Page 3 of 6More than two decades ago, Bates (1984) noted that "developments in technology are bringing advantages to distance teaching and removing some of the disadvantages ... through promises of lower costs, greater student control, more interaction and feedback as well as a wider range of teaching functions and a higher quality of learning". These remarkable transformations are taking place today not only within the operating environment of distance education but also in all digitally supported education provision in most parts of the Asia Pacific. Digital technologies are replacing analogue and electromechanical solutions, providing greater functionality at lower costs, and enabling efficient networking and utilization. While the educational community has been somewhat slower in adopting these tools than the business community, the pace has started to pick up over the last 10 years, giving rise to improvements in administrative efficiency, better student record management systems, improved course development protocols, a higher level of learner support, and resource-rich learning environments.
As recently as a decade ago, the choice of technologies for delivering education was somewhat limited, partly because they were expensive, analogue stand-alone technologies with limited versatility, and requiring many skilled technicians to create and deliver the product. But today we have a different picture. The limitation to technology application in education is no longer the versatility, convenience, cost, and potential of the technology, but the limitation of our imagination in the way they can be applied. Through integration, convergence, miniaturization, and intelligence, the technologies have become "friendly". The question is no longer whether technologies are useful in the teaching and learning environment but which technologies are best suited for a particular purpose.
Digitization has made it possible to design, develop, deliver, manage, and assess the learning process in many new ways. This is because the new digital technologies are not single technologies but combinations of hardware and software, media, and delivery systems. They are rapidly evolving and converging as seen in personal computers, laptops, notebooks and personal digital assistants; digital cameras; local area networking; the Internet and the World Wide Web; Compact Disc-Read Only Memory (CD-ROM) and digital video discs (DVDs); mobile learning, podcasting, and video sharing tools; and productivity software such as word processors, spreadsheets, simulations, email, digital libraries, computer-mediated conferencing, video conferencing, and virtual reality. The new digital technologies also have a capacity to integrate with the older analogue technologies, making it possible to retrieve information stored in older technologies and to develop synergies between the old and the new.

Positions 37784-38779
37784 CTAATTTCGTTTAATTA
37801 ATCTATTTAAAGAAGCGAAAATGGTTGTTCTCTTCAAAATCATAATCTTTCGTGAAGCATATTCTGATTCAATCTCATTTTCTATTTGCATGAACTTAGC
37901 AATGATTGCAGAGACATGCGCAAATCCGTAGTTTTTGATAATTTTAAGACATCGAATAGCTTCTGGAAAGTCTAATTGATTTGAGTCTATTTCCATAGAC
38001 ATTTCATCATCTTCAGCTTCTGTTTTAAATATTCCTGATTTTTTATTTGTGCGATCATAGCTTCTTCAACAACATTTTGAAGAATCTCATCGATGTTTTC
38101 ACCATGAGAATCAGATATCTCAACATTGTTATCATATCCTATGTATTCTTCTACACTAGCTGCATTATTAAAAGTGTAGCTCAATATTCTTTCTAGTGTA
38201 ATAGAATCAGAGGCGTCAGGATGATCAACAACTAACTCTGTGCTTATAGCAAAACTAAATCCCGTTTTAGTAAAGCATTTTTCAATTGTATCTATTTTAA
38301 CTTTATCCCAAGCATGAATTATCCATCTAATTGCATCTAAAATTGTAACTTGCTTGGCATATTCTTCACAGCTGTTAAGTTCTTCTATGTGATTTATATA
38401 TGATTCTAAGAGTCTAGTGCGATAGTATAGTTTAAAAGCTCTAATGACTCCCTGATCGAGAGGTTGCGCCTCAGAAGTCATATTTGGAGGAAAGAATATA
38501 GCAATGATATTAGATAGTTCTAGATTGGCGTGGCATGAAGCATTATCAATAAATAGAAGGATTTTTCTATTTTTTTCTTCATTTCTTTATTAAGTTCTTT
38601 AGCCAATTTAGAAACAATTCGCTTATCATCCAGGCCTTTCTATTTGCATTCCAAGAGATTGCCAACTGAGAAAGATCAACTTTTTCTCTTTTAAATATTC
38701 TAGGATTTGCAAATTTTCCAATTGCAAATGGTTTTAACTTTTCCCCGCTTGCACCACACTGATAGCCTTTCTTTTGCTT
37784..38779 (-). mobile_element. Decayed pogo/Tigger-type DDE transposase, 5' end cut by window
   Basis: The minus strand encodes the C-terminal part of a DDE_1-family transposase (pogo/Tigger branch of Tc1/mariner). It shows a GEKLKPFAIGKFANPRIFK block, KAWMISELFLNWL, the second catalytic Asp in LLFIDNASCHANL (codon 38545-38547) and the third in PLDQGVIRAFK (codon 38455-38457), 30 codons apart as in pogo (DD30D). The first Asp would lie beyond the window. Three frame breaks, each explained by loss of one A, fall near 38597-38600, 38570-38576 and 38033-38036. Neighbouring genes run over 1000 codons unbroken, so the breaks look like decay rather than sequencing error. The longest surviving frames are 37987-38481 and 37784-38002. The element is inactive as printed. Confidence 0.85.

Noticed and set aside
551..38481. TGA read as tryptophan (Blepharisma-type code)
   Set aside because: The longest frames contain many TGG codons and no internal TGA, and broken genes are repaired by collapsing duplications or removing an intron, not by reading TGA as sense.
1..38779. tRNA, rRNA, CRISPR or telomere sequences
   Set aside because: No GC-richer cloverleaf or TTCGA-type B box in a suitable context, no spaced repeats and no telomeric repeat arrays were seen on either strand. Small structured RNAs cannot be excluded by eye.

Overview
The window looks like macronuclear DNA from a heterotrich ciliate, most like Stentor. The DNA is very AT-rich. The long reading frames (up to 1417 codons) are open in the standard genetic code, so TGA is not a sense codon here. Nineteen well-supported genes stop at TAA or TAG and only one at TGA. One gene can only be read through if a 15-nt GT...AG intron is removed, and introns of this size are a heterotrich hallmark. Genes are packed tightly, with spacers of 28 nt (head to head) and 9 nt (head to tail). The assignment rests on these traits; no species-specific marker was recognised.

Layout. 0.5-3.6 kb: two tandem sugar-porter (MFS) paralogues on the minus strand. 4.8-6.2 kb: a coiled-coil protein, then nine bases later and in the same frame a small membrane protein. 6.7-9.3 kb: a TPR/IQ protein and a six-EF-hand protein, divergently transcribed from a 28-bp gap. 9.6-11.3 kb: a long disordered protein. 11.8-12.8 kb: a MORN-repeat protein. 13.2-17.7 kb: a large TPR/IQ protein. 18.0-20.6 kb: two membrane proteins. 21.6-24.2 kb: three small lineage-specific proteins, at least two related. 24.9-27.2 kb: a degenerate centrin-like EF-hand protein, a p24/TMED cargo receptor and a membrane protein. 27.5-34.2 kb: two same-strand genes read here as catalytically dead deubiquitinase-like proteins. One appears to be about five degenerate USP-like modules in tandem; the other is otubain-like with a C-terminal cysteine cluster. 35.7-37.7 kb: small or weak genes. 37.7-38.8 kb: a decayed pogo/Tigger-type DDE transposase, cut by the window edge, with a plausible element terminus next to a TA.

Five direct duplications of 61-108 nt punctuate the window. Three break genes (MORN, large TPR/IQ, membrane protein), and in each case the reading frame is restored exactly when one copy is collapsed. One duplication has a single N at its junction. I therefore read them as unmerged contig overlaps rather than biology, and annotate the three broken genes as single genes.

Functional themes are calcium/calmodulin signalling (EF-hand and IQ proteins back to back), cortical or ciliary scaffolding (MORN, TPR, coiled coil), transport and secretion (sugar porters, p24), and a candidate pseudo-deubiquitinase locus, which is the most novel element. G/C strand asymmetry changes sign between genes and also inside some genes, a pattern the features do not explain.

The new technologies differ significantly from the older technologies in their integration of multimedia, convergence, interactivity, flexibility of use, and connectivity. Until recently, however, their application for development, including education, in the Asia Pacific region has been narrow rather than broad. Fibre optic-based systems, which are a key part of the new information infrastructure in many locations, have not penetrated the peri-urban and rural hinterlands. But coupled with satellite technologies and working in tandem with other wireless systems, they can provide a window of opportunity for education systems to reach far beyond what until a few years ago could only be imagined.
The use of satellite technologies in delivering education, health services, and telecommunication is well documented. An important part of the ongoing economic, social and technological revolution that has come about with the advent of the Internet age are the opportunities provided by the newest forms of satellite communications technology and applications, such as the World Wide Web, multimedia knowledge products, video-conferencing, and video-lecturing options, as well as enormous amounts of data transmissions. These innovations are helping institutions to reach the unreachable. And they are making possible a paradigm shift in the way educators view teaching and learning.
For one, the new ICTs are stimulating a resurgence of interest in diversifying methods of education delivery. Almost on a daily basis, a Web-based course becomes available from one university or another. "Smart Schools" are springing up in the richer parts of Asia and "virtual learning", "online learning", and other newer forms of educational delivery are becoming part of the educational jargon of the new century. These new developments both reflect and give rise to a growing realization among education providers that in order to successfully implement flexible, easily accessible education reaching the masses, they have to reassess their methods, means, structures, and resources.